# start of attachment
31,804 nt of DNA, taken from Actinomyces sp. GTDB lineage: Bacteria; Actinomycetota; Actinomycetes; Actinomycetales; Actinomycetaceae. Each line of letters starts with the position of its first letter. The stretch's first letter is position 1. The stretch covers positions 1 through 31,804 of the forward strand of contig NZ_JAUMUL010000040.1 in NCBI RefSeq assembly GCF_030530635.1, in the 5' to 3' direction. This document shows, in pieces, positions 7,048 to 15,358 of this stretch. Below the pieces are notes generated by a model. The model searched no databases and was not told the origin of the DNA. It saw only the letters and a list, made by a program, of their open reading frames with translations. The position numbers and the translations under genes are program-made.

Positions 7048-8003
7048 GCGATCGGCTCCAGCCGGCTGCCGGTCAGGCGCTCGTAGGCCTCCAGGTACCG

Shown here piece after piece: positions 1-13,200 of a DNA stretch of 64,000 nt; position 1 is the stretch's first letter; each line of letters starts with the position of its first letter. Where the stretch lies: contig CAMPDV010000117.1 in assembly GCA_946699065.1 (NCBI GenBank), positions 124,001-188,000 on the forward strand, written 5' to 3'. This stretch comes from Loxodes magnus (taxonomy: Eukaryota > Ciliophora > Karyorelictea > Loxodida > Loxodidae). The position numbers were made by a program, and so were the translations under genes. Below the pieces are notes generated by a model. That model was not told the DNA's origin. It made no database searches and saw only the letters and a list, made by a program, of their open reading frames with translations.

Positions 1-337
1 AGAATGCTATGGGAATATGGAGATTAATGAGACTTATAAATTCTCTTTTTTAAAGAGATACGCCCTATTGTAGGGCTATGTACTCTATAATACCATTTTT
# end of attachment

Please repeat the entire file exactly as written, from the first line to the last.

31,804 nt of DNA, taken from Actinomyces sp. GTDB lineage: Bacteria; Actinomycetota; Actinomycetes; Actinomycetales; Actinomycetaceae. Each line of letters starts with the position of its first letter. The stretch's first letter is position 1. The stretch covers positions 1 through 31,804 of the forward strand of contig NZ_JAUMUL010000040.1 in NCBI RefSeq assembly GCF_030530635.1, in the 5' to 3' direction. This document shows, in pieces, positions 7,048 to 15,358 of this stretch. Below the pieces are notes generated by a model. The model searched no databases and was not told the origin of the DNA. It saw only the letters and a list, made by a program, of their open reading frames with translations. The position numbers and the translations under genes are program-made.

Positions 7048-8003
7048 GCGATCGGCTCCAGCCGGCTGCCGGTCAGGCGCTCGTAGGCCTCCAGGTACCG

Shown here piece after piece: positions 1-13,200 of a DNA stretch of 64,000 nt; position 1 is the stretch's first letter; each line of letters starts with the position of its first letter. Where the stretch lies: contig CAMPDV010000117.1 in assembly GCA_946699065.1 (NCBI GenBank), positions 124,001-188,000 on the forward strand, written 5' to 3'. This stretch comes from Loxodes magnus (taxonomy: Eukaryota > Ciliophora > Karyorelictea > Loxodida > Loxodidae). The position numbers were made by a program, and so were the translations under genes. Below the pieces are notes generated by a model. That model was not told the DNA's origin. It made no database searches and saw only the letters and a list, made by a program, of their open reading frames with translations.

Positions 1-337
1 AGAATGCTATGGGAATATGGAGATTAATGAGACTTATAAATTCTCTTTTTTAAAGAGATACGCCCTATTGTAGGGCTATGTACTCTATAATACCATTTTT